4. right now DB-Manager does not work very well with it and raster support is limited to reading a single integrated raster (no writing into it) (using QGIS 2.18.3) (update: DB-Manager works now good with geopackage)
  5. views not working in QGIS, but via virtual-layer not too much of a problem when not used for sharing between many users (update: still no views as QGIS 3 can actually create views but can´t read them afterwards)
  6. geoprocessing tools does not allow appending to existing file (only replaces the whole file) (update: works now)


  1. is an extension to SQLite, differently implemented in GI-software (mostly due to driver and version issues)
  2. much older and up to now better integrated into QGIS
  3. in QGIS you can´t delete columns without a SQL-Query that is not complicated, but for some users already too much "code" (update: QGIS 3 does this now)
  4. pretty big file when only having a hand full of geometries, not quite good as transport format but for local database storage (it starts with something around 5MB)
  5. Lots of additional tools (views, may create road networks, many import/export formats, ST_Queries and more)
  • Do you plan to use GeoPackage or SpatiaLite only with QGIS, or with other software as well? SpatiaLite also supports all this gaia-gis.it/gaia-sins/spatialite-sql-latest.html standalone without QGIS.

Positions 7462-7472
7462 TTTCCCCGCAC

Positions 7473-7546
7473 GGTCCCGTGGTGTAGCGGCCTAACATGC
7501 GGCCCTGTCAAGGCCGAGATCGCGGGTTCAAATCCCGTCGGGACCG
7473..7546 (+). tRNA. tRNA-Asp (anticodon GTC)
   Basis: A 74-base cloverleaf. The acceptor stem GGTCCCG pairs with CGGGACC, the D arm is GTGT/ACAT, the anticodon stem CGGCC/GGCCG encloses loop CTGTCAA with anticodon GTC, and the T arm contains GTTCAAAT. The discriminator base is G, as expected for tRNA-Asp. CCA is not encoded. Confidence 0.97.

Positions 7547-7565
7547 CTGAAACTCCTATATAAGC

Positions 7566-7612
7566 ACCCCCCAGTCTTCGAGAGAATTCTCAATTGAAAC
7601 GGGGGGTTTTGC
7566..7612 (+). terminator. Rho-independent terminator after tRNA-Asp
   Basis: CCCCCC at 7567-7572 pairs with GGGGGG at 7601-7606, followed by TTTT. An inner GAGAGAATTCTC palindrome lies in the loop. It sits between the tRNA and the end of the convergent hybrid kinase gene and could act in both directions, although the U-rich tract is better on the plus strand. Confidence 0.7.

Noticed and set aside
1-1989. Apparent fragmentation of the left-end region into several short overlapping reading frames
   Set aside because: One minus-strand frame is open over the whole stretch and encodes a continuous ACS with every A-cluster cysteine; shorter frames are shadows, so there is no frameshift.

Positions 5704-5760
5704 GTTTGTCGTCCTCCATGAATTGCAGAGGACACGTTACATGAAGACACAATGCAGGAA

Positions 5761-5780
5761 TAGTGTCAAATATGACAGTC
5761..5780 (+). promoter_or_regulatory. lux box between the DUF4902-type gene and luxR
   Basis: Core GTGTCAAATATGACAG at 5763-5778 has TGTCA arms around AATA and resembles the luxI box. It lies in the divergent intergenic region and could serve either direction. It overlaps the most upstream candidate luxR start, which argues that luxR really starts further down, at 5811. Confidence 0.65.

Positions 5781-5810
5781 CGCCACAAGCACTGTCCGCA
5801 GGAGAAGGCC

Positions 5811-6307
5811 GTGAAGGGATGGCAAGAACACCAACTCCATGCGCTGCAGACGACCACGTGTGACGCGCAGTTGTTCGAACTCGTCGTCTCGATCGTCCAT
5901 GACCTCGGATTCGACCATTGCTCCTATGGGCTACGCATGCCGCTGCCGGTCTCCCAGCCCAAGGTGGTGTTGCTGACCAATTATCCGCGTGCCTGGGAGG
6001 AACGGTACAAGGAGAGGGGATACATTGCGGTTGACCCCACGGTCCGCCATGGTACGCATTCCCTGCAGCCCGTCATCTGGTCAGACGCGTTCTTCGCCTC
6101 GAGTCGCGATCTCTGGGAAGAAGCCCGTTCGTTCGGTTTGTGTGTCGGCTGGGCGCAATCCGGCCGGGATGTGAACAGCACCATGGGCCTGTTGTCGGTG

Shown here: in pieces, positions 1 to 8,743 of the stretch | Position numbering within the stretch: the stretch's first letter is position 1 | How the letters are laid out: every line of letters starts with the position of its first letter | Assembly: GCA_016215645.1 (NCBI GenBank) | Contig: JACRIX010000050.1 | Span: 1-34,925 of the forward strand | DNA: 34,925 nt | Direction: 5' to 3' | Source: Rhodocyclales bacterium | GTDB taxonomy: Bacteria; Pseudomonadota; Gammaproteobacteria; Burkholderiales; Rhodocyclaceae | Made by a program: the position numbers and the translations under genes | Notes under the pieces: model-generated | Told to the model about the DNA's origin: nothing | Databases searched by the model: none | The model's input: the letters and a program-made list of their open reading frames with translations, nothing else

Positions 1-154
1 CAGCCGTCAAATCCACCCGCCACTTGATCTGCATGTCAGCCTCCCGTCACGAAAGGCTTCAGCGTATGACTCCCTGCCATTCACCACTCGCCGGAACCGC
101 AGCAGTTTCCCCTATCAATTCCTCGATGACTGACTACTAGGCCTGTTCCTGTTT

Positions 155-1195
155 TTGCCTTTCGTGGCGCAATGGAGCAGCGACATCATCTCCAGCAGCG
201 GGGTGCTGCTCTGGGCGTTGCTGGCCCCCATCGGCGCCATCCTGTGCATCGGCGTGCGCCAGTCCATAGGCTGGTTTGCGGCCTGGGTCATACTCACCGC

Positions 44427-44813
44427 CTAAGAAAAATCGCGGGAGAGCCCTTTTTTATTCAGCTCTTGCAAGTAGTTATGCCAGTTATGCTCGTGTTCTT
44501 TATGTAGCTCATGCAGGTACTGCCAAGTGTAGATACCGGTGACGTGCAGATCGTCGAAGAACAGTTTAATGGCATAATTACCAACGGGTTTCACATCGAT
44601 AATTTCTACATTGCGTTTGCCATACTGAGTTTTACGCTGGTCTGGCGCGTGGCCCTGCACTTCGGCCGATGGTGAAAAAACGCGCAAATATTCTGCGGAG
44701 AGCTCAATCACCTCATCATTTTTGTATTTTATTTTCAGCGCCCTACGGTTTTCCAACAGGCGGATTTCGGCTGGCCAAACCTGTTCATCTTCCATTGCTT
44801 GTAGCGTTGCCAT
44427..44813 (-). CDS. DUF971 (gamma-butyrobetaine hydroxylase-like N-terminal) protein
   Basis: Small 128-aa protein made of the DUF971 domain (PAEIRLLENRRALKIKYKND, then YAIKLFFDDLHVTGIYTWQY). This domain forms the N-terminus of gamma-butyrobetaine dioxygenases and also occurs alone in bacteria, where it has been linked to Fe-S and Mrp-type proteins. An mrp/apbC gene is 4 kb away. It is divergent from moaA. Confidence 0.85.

– user30184
    Commented Feb 13, 2017 at 17:59
  • I use mostly SpatiaLite together with QGIS, but also with the SpatiaLite-GUI. I do introduce it in my training courses for QGIS. The only point there is the problem of deleting columns for the beginners. I do not introduce it in the ArcGIS trainings as they have the FileGeodatabase there that is in some authorities mandatory (in the 10% where it is not the shapefile that is still state of the art...). I started to announce GeoPackage in the advanced QGIS courses, but with the draw backs written above. But as GDAL has a good implementation, it can´t be long until QGIS has the needed buttons.
    – Matte
    Commented Feb 14, 2017 at 7:08
  • As you tell, your comparison is about QGIS usage. I would like to emphasize that judging if SpatiaLite or GeoPackage is better by the "drop column" case is very QGIS specific. SQLite itself does not support this operation directly sqlite.org/lang_altertable.html. Same workarounds work for both SpatiaLite and GeoPackage even some software may miss the buttons.
    – user30184
    Commented Feb 14, 2017 at 9:17
  • 1
    I put it into the context of the original question where it was about QGIS. The point with the column was one example where i hope the standard will lead to more consistent use in programs as this is a topic for the "normal" user. Not sure if this will be possible with SpatiaLite as the level of integration is so different even after several years. In the end for me it will lead to the point where it might be a new standardized transport format (GeoPackage). SpatiaLite is much more like a GIS with its built in functions (ST-Queries, lots of data import options, network...).
    – Matte
    Commented Feb 14, 2017 at 9:37
  • Both, GeoPackage and SpatiaLite are SQLite based. Commented Apr 5, 2018 at 11:18